The growing corporate off-take arena in South Africa, also known as the wheeling market, has caught the attention of fund managers. Wheeling allows an IPP to generate electricity and transport it via the national grid directly to a corporate customer, with electricity prices negotiated directly between IPPs and corporate off-takers. Faure says the wheeling market is significant, with mining companies particularly interested in these solutions. In one such transaction, AIIM invested in the 69MW Msenge Emoyeni Wind Farm in the Eastern Cape. Msenge has entered into a power purchase agreement with chemicals company Sasol to supply renewable energy to its Sasolburg site through a wheeling arrangement. The power Sasol is purchasing from Msenge will be used to secure renewable energy supply for green hydrogen production.
Although wheeling customers are not immune to load shedding, they can secure cost savings, as the price of renewable energy is typically lower than Eskom’s rates. Furthermore, procuring green power enables companies to make progress towards their environmental, social and governance (ESG) targets.
Leveraging government incentives
Some fund managers are also taking advantage of government incentives to spur private power generation. For instance, Grovest recently launched its Twelve B Green Energy Fund, which plans to own and operate solar installations to supply electricity to sectional title complexes and commercial clients on long-term power purchase agreements. The fund utilises Section 12B of the income tax act, which offers tax deductions for assets used in generating electricity from renewable sources. Recently, the Section 12B allowance has been increased from 100% to 125% until 28 February 2025, with no cap on solar installation output. Consequently, investors in Grovest’s fund can claim a 125% tax deduction on their invested amount. The fund targets both retail and institutional investors. The anticipated internal rate of return for the 10-year fund is 18% after deductions.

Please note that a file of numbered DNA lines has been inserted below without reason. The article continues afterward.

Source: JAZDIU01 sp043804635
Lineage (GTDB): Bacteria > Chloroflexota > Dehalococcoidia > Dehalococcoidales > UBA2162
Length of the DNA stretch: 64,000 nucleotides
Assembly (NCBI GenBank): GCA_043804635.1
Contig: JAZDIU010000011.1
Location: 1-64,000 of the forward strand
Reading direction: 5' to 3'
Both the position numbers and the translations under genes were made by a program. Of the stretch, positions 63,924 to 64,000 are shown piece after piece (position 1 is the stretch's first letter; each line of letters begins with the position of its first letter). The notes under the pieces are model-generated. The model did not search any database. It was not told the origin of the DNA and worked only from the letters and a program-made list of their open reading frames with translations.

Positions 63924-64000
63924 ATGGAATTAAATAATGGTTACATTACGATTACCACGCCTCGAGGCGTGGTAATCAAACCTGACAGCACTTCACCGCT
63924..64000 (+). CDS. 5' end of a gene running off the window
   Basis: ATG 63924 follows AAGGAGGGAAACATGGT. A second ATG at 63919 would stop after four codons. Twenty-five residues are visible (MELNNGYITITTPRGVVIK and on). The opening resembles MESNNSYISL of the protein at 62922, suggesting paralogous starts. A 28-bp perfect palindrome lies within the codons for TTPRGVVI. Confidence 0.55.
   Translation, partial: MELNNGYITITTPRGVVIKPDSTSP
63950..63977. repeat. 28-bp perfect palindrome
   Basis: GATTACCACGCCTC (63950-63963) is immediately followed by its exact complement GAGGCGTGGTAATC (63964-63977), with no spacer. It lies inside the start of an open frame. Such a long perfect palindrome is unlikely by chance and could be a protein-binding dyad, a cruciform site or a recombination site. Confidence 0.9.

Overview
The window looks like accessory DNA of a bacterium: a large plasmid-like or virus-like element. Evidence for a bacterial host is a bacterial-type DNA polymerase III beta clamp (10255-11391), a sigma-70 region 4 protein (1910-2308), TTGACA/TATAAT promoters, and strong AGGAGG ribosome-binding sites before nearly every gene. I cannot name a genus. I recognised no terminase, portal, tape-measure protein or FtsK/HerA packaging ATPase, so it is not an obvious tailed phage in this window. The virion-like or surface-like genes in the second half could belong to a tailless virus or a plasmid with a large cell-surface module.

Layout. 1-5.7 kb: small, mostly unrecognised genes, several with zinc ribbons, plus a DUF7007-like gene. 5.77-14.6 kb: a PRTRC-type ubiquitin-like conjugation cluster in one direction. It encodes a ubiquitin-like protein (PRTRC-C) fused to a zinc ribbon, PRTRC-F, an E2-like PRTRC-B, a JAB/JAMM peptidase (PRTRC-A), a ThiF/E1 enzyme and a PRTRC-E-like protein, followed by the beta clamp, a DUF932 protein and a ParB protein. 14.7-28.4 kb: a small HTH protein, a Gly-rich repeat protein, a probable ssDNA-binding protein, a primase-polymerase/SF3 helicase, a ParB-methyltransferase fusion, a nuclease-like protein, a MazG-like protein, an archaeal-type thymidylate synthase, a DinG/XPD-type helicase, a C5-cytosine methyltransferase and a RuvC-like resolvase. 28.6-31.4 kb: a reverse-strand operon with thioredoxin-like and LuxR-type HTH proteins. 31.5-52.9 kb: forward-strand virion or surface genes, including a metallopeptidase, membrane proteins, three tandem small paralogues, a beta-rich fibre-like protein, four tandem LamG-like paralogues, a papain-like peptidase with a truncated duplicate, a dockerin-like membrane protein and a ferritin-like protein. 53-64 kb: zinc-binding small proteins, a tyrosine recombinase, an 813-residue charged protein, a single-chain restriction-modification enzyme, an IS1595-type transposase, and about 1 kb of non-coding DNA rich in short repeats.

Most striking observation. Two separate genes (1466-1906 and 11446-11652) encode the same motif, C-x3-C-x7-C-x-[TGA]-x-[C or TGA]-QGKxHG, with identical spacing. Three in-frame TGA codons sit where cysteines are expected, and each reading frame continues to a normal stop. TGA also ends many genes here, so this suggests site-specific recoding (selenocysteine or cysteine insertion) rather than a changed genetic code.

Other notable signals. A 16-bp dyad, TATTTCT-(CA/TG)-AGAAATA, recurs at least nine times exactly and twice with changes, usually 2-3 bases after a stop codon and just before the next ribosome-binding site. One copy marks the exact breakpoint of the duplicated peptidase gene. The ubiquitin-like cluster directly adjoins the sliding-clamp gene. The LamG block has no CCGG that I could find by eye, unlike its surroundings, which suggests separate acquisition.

While Inspired Evolution’s Steven Faure believes the REIPPP programme offers some of the best opportunities to invest in South Africa’s power sector, his firm will consider C&I and residential rooftop solar solutions as well as other ancillary businesses in the energy value chain, depending on the track record of the companies and their valuation.
Both Faure and Ntoi point to emerging opportunities in the battery storage segment. Eskom has commenced with the construction of its own large-scale energy storage facilities in proximity to renewable energy generation sites, which aim to alleviate strain on the grid during peak demand.
Industry stakeholders also anticipate that the private sector will soon have opportunities to invest in the expansion of the power grid, despite the current absence of a legislative framework to support such involvement. South Africa’s electricity network faces increasing constraints, particularly in provinces such as the Northern Cape, Eastern Cape and Western Cape. This issue became evident in December 2022 when a mere 860MW of projects were approved during Bid Window 6 of the REIPPPP, a fifth of the original plan, due to capacity constraints in the national grid.
AIIM’s Ntoi believes there are ample exit avenues for South African renewable assets, especially for platform businesses with multiple projects. He highlights the interest from large energy companies and private equity funds, and while stock exchange listings have been sparse, they could serve as a potential exit strategy. For instance, in March 2023, Actis sold its Lekela renewable energy company, which operates five wind farms in South Africa and has a broader African presence, to Infinity Power. Danish fund manager Copenhagen Infrastructure Partners recently also acquired a majority stake in South African clean power player Mulilo Energy Holdings, which has developed 440MW of operating wind and solar projects.